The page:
Exercise: A drug-free approach to lowering high blood pressureHaving high blood pressure and not getting enough exercise are closely related. Discover how small changes in your daily routine can make a big difference.
By Mayo Clinic Staff
Your risk of high blood pressure (hypertension) increases with age, but getting some exercise can make a big difference. And if your blood pressure is already high, exercise can help you control it. Don't think you've got to run a marathon or join a gym. Instead, start slow and work more physical activity into your daily routine.
How exercise can lower your blood pressure
How are high blood pressure and exercise connected? Regular physical activity makes your heart stronger. A stronger heart can pump more blood with less effort. If your heart can work less to pump, the force on your arteries decreases, lowering your blood pressure.
Becoming more active can lower your systolic blood pressure — the top number in a blood pressure reading — by an average of 4 to 9 millimeters of mercury (mm Hg). That's as good as some blood pressure medications. For some people, getting some exercise is enough to reduce the need for blood pressure medication.
If your blood pressure is at a desirable level — less than 120/80 mm Hg — exercise can help keep it from rising as you age. Regular exercise also helps you maintain a healthy weight, another important way to control blood pressure.
But to keep your blood pressure low, you need to keep exercising. It takes about one to three months for regular exercise to have an impact on your blood pressure. The benefits last only as long as you continue to exercise.
How much exercise do you need?
Flexibility and strengthening exercises such as lifting weights are an important part of an overall fitness plan, but it takes aerobic activity to control high blood pressure. And you don't need to spend hours in the gym every day to benefit. Simply adding moderate physical activities to your daily routine will help.
Any physical activity that increases your heart and breathing rates is considered aerobic exercise, including:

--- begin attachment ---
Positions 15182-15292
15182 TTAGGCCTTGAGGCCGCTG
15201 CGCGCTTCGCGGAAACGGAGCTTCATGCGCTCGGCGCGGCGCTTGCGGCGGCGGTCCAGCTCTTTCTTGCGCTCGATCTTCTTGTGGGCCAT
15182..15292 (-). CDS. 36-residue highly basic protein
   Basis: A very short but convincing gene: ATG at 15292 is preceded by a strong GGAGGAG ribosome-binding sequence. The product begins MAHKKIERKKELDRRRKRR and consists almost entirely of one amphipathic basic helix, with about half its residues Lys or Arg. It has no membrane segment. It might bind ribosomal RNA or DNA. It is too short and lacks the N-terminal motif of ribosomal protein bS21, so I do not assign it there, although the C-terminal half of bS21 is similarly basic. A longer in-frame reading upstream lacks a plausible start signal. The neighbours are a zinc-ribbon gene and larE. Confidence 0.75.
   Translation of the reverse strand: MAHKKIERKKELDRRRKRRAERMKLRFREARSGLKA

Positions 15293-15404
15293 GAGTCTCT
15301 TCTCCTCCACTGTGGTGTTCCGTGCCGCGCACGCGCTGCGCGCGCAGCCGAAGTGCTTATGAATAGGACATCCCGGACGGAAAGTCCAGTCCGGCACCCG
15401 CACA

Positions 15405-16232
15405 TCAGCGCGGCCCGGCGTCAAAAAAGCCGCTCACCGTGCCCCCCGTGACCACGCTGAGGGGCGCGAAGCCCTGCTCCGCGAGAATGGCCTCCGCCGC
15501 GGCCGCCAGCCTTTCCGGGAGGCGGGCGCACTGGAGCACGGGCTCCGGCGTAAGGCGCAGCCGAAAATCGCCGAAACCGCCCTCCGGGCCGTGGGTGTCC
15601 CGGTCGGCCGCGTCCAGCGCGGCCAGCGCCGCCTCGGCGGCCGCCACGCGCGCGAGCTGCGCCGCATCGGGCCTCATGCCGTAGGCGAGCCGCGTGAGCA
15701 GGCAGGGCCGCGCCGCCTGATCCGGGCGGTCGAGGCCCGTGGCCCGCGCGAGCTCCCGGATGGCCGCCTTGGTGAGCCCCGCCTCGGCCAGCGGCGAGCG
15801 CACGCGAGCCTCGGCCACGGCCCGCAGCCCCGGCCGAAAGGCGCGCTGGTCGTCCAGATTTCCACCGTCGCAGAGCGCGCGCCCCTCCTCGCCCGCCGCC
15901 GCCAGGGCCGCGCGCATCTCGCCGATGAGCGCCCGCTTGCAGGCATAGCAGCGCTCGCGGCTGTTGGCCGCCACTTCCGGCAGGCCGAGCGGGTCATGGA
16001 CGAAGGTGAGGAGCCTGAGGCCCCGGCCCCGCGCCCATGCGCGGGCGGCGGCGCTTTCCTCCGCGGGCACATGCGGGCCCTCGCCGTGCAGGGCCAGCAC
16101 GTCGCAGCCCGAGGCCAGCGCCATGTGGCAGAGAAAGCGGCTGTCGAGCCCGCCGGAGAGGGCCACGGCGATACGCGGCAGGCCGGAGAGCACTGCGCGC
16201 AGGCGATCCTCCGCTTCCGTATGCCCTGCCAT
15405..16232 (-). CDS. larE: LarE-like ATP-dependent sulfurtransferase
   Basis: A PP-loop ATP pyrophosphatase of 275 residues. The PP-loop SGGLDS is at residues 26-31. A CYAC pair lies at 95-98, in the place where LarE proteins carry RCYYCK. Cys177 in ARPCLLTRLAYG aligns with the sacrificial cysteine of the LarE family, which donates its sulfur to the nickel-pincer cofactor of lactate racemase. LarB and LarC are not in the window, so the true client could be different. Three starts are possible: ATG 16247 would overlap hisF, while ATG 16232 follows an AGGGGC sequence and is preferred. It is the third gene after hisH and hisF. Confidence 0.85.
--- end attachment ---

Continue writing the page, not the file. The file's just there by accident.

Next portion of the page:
- Household chores, such as mowing the lawn, raking leaves or scrubbing the floor
- Active sports, such as basketball or tennis
- Climbing stairs
The American Heart Association recommends you get at least 150 minutes of moderate exercise, 75 minutes of vigorous exercise or a combination of both each week. Aim for at least 30 minutes of aerobic activity most days of the week. If you can't set aside that much time at once, remember that shorter bursts of activity count, too. You can break up your workout into three 10-minute sessions of aerobic exercise and get the same benefit as one 30-minute session.
Weight training and high blood pressure
Weight training can cause a temporary increase in blood pressure during exercise. This increase can be dramatic — depending on how much weight you lift. But, weightlifting can also have long-term benefits to blood pressure that outweigh the risk of a temporary spike for most people.
If you have high blood pressure and want to include weight training in your fitness program, remember:
- Learn and use proper form when lifting to reduce the risk of injury.
- Don't hold your breath. Holding your breath during exertion can cause dangerous spikes in blood pressure. Instead, breathe easily and continuously during each lift.
- Lift lighter weights more times. Heavier weights require more strain, which can cause a greater increase in blood pressure. You can challenge your muscles with lighter weights by increasing the number of repetitions you do.
- Listen to your body. Stop your activity right away if you become severely out of breath or dizzy or if you experience chest pain or pressure.
If you'd like to try weight training exercises, make sure you have your doctor's OK.
Dec. 07, 2012
See more In-depth
- Chobanian AV, et al. The seventh report of the Joint National Committee on Prevention, Detection, Evaluation, and Treatment of High Blood Pressure. New England Journal of Medicine. 2003;289:2560.
- Pescatello LS, et al. American College of Sports Medicine position stand: Exercise and hypertension. Medicine and Science in Sports and Exercise. 2004;36:533.
- American Heart Association guidelines for physical activity. American Heart Association. http://www.heart.org/HEARTORG/GettingHealthy/PhysicalActivity/StartWalking/American-Heart-Association-Guidelines-for-Physical-Activity_UCM_307976_Article.jsp. Accessed Oct. 22, 2012.
- Perk J, et al. European guidelines on cardiovascular disease prevention in clinical practice. European Heart Journal. 2012;33:1635.
- Cornelissen VA, et al. Effects of aerobic training intensity on resting, exercise and post-exercise blood pressure, heart rate, and heart-rate variability. Journal of Human Hypertension. 2010;24:175.
- Cornelissen VA, et al. Impact of resistance training on blood pressure and other cardiovascular risk factors: A meta-analysis of randomized, controlled trials. Hypertension. 2011;58:950.
- Pickering TG, et al. Call to action on use and reimbursement for home blood pressure monitoring: Executive summary - A joint scientific statement from the American Heart Association, American Society of Hypertension, and Preventive Cardiovascular Nurses Association. Hypertension. 2008;52:1.
- AskMayoExpert. Hypertension care process model, incorporate lifestyle modifications. Rochester, Minn.: Mayo Foundation for Medical Education and Research; 2012.